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KAUFMANN: Caring for our mental health

May is Mental Health Awareness Month. Perhaps the first thing to be aware of is that we all have it – mental health, that is.

What we think, how we feel and how we act are all manifestations of our personal mental health. An important part of our overall wellness, mental health is interconnected with our physical and social health.

Sleep is a great example of how the health of the mind and the body are intertwined. If we go without adequate sleep, we have difficulty thinking clearly. We may feel depressed or agitated and we may react negatively to others. Conversely, if we are anxious, we may have trouble falling asleep because our mind keeps cycling through our worries.

Sometimes our mental health suffers slight ups and downs due to a lack of rest or food, or a stressful life circumstance. Friends and family may suggest that we get some sleep, eat a good meal or do something to relax. Just like when our physical body gets a cold and we treat it with a nap and chicken soup, so also some self-care may indeed be just what the doctor ordered for slight deviations in our mood.

However, when symptoms are severe or prolonged and begin to interfere with our normal daily activities, we should seek medical care. For example, if we have been experiencing pains in our arm and tightness in our chest, then we should call 911. Similarly, if we are overwhelmed by despair, anxiety or anger that we cannot explain or control, we should also seek appropriate health care.

Let me pause for a moment for a clarification. Our brains are biological organs that can suffer from chemical imbalances. These imbalances can adversely affect how we think, feel and act. This does not mean that we are bad people or are weak – it simply means that we are humans who need healing assistance.

If a friend or family member is experiencing a severe or prolonged struggle with adverse thoughts, feelings and behavior, there are three main ways we could respond. One, we could ignore them and hope the problem goes away. Two, we could demand that they try harder to be “normal.” Third, we could express our concern and connect them with a health professional so that healing can begin.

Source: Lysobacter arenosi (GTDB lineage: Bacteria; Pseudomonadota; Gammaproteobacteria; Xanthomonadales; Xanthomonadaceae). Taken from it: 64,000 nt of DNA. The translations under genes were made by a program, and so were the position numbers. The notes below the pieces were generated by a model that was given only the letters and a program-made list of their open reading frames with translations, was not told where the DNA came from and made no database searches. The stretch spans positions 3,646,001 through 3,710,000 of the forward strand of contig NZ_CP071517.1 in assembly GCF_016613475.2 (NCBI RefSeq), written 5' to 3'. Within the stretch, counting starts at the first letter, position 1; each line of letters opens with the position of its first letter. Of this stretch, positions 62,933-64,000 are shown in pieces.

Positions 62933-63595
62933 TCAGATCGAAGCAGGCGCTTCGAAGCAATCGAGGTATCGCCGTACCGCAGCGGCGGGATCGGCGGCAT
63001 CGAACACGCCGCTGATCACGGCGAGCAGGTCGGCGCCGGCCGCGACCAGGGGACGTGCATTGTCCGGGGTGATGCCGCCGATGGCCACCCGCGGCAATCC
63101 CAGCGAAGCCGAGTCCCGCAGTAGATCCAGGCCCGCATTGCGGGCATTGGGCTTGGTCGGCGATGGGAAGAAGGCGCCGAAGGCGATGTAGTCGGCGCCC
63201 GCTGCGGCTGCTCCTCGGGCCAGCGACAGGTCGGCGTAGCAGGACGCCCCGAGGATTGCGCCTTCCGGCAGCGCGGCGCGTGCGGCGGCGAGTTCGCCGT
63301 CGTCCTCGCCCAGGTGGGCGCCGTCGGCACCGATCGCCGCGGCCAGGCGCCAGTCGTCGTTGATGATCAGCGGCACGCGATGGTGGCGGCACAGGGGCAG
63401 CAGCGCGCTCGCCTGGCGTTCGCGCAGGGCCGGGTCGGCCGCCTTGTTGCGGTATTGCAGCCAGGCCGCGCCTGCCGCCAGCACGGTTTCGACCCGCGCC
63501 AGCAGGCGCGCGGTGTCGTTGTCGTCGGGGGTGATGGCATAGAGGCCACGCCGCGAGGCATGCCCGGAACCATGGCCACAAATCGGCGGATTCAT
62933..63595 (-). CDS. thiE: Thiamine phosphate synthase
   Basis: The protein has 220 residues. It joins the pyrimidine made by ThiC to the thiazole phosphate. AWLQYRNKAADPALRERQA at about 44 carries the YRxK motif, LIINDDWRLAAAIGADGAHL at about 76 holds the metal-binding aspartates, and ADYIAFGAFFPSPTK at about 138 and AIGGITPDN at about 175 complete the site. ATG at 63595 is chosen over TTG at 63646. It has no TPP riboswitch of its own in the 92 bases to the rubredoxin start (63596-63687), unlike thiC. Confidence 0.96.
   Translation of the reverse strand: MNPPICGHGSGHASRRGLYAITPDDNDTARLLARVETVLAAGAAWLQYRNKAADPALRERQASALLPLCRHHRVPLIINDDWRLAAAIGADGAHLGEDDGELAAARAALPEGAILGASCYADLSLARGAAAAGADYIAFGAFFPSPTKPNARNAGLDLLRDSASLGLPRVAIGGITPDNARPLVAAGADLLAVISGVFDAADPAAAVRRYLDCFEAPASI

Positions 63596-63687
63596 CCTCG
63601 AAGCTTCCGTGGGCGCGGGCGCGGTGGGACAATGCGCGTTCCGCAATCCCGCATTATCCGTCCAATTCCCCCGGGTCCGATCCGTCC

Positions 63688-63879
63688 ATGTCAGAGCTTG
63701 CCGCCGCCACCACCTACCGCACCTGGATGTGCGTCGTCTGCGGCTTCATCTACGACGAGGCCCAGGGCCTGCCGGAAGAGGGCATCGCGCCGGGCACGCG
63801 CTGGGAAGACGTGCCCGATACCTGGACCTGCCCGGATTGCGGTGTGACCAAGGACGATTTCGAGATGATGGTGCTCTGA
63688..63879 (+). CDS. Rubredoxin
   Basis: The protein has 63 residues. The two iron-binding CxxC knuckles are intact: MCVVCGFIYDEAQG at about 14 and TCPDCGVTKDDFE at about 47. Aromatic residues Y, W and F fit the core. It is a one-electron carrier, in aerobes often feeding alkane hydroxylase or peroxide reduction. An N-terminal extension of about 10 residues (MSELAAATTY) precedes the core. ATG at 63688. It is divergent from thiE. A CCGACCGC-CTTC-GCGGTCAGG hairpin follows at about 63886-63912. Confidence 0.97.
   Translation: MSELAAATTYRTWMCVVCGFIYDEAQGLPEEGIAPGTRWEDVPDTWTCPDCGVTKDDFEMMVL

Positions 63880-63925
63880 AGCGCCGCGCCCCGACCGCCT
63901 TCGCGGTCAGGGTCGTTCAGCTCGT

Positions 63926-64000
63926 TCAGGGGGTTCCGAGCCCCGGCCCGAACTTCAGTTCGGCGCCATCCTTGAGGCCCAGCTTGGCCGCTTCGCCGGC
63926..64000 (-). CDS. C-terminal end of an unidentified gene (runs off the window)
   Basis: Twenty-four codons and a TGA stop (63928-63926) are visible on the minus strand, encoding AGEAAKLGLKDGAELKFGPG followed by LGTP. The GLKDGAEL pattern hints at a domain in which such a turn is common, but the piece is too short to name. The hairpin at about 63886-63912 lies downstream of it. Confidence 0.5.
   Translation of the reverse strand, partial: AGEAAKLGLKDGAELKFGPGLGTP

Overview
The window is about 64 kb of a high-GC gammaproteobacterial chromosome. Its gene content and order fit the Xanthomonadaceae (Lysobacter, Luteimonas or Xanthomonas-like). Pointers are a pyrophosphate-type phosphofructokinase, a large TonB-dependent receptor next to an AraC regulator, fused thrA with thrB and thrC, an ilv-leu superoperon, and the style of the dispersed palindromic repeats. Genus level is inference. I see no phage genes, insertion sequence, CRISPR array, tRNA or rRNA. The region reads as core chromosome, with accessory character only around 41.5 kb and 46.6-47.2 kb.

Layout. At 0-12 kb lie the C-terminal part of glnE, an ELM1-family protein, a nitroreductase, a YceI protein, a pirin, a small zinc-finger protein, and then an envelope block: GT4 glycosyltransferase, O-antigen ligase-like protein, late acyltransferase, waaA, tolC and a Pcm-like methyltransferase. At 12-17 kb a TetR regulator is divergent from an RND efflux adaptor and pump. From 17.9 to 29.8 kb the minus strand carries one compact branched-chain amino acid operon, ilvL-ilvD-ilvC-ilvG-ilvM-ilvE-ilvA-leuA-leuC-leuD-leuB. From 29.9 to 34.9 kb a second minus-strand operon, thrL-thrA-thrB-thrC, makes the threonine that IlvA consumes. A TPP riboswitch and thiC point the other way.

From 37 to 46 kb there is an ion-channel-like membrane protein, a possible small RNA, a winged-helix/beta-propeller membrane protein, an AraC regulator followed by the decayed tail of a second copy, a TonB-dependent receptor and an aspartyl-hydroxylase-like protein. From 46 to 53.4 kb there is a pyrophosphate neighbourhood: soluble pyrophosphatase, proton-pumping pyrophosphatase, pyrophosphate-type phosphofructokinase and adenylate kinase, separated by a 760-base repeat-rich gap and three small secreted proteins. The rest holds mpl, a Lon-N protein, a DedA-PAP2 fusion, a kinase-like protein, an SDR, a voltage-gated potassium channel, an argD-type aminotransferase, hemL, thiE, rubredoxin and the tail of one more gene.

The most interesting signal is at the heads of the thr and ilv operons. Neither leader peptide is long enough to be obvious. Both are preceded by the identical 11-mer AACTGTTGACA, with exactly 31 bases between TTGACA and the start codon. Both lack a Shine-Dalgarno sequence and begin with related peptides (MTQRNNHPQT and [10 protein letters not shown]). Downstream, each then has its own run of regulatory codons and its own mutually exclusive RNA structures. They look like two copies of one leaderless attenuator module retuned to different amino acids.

If we are not yet convinced that option three is the best choice, let’s change the scenario: the family member or friend is diabetic. Their blood sugar is low and they need assistance. We have three choices: walk away, yell at them to stop being sick, or give them a glass of orange juice and take them to the doctor.

The bottom line: caring for mental health is just as legitimate as caring for physical health.

We have all been through a lot in the past year. We can take steps to help others and ourselves heal in both mind and body. Here are some practical things we can do: find out which mental health services (such as counseling) are covered by our insurance plan; talk with our primary health care provider about local resources; and access free tools, screenings and information at Mental Health America (mhanational.org) and the National Alliance for Mental Illness (nami.org).

And remember, your life matters. If you or someone you know is thinking of committing suicide, call the National Suicide Prevention Lifeline anytime day or night at 1(800) 273-8255 to talk with someone who cares.

Chrissie Kaufmann is a group fitness instructor at the YMCA of Greater Michiana.

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